He not only wants to level the playing field between men and women, but he also wants justice and equality -- racially, economically and educationally. Women's needs include reproduction and pay, but also go so much deeper. Bernie is the only candidate that covers all areas for all women."

As if that isn't enough, Sanders enumerated his goals and accomplishments on gender equality in an interview with The Washington Post: 100 percent pro-choice voting record; more family and medical leave; a $15 minimum wage; equal pay; quality universal and affordable child care and pre-K education.

A small sample of Sanders' voting record reveals his consistent dedication to gender equality:
(YES) Equal pay for equal work by women. (Mar 2015)
(YES) Constitutional Amendment for equal rights by gender. (Mar 2001)
(YES) on reauthorizing the Violence Against Women Act. (Feb 2013)
(YES) Enforce against wage discrimination based on gender. (Jan 2013)
(YES) Re-introduce the Equal Rights Amendment. (Mar 2007)

I was in the NN audience when the Black Lives Matter activists interrupted both Martin O'Malley and Bernie Sanders. It was a tense moment. My first first reaction was frustration with the BLM strategy, however after I thought about it, I changed my stance and I understood that agitation and forcing an uncomfortable message is often how change occurs. I was reminded of the American suffragists who took on the brave task of standing outside of the White House in 1917, picketing President Woodrow Wilson six days a week for six months. Back then, the bold actions were viewed as disruptive and uncomfortable. In the end, the voting rights activists won and women got the right to vote.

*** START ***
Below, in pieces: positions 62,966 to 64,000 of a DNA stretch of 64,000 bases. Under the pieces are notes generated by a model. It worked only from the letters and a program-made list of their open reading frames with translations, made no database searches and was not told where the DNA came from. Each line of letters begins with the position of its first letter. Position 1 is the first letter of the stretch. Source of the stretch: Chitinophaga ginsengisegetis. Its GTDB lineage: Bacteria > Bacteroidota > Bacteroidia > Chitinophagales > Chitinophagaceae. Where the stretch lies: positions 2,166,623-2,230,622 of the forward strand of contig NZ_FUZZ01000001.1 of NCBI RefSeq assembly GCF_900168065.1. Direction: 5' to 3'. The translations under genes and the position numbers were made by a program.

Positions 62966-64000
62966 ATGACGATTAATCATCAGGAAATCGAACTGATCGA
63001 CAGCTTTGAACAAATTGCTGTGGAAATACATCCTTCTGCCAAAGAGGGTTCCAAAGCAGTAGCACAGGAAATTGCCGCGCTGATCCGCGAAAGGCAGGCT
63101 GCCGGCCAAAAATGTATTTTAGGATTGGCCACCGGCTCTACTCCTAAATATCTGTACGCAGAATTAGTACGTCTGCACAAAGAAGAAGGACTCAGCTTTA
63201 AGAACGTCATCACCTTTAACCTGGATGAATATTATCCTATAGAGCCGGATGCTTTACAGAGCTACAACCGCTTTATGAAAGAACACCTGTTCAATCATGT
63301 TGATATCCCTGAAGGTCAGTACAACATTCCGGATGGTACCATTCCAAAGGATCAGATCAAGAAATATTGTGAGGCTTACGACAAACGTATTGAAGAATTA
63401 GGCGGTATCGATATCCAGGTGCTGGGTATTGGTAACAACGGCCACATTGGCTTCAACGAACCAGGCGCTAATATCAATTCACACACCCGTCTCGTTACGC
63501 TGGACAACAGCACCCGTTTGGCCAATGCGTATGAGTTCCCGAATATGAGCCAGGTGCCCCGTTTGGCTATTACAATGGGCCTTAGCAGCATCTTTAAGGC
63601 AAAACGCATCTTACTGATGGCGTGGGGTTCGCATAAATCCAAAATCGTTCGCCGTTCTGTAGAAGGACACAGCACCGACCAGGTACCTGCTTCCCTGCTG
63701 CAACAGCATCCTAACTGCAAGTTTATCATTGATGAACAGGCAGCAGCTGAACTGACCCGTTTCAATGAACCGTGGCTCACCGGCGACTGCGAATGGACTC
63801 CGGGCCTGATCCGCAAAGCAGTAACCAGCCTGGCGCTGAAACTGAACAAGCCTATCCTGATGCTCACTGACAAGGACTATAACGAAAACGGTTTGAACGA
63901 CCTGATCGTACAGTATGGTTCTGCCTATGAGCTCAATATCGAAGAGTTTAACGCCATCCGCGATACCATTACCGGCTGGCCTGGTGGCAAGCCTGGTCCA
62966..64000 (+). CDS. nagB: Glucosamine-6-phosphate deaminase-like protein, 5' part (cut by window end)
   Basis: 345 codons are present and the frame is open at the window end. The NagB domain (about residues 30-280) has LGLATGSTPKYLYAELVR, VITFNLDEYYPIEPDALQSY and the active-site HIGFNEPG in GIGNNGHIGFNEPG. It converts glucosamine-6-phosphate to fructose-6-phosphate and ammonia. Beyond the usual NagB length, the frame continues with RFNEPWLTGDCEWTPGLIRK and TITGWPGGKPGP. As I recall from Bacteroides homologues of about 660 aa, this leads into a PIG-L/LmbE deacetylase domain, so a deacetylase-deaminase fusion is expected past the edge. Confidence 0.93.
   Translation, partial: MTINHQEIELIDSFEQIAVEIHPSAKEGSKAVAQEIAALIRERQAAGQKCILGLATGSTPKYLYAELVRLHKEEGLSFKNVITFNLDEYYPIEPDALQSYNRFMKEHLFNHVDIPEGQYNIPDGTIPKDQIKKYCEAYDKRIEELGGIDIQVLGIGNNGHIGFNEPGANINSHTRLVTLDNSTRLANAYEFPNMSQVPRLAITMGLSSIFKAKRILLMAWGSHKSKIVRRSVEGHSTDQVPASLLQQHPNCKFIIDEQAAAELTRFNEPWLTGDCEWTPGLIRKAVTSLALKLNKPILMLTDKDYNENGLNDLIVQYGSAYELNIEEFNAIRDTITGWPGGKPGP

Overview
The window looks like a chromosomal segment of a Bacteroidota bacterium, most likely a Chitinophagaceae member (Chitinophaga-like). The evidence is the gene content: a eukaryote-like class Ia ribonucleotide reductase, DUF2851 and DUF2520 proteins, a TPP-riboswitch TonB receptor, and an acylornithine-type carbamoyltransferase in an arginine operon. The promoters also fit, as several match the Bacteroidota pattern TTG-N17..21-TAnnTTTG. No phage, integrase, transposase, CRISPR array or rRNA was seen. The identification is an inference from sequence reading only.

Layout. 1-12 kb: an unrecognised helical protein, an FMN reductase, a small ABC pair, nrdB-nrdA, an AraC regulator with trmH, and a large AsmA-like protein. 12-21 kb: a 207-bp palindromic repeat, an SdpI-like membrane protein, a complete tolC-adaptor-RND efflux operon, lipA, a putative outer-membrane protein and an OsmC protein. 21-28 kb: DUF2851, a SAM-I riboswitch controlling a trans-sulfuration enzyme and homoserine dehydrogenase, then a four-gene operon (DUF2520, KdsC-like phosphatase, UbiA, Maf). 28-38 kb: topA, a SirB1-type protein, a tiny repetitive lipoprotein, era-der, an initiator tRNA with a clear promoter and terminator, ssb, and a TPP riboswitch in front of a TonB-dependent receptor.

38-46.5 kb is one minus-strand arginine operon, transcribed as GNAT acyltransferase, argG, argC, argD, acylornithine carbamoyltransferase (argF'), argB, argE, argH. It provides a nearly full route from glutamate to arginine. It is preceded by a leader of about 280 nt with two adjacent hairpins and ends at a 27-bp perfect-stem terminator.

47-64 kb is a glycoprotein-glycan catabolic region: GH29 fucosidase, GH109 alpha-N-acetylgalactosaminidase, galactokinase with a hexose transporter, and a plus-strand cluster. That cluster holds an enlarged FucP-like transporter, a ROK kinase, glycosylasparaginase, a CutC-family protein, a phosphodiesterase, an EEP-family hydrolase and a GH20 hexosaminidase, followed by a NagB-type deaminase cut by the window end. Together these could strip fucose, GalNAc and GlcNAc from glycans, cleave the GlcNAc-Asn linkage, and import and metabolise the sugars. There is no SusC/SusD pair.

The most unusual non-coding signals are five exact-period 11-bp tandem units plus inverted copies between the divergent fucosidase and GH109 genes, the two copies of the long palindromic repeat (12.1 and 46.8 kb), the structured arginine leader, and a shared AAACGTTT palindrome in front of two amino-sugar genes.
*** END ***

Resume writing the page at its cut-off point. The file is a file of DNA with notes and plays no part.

Bernie Sanders was backstage waiting to speak when the BLM activists made their unforgettable entrance and interrupted the O'Malley interview. Sanders used that time to prepare and did his best to address their concerns in that heated, uncomfortable moment. What he did after Netroots illustrated for me the integrity of his character and how he handles difficult, impromptu scenarios. He later met with BLM activists and also met with Sandra Bland's mother without fanfare.

He listened and took seriously what they had to say, just as he listened to Wendy and me when we approached him about supporting constitutional gender equality. It is the combination of his progressive plan for a revolution, his consistent congressional record and his willingness to consider what voters are saying that earn him my primary vote.

The growing list of individuals, organizations and media sites endorsing Sanders is long and impressive, including over 170 prominent economists who believe he is the best person for the job, Democracy For America, former Democratic Party Chair Paul Kirk, MoveOn.org, The Nation and a slew of others. View the full list here.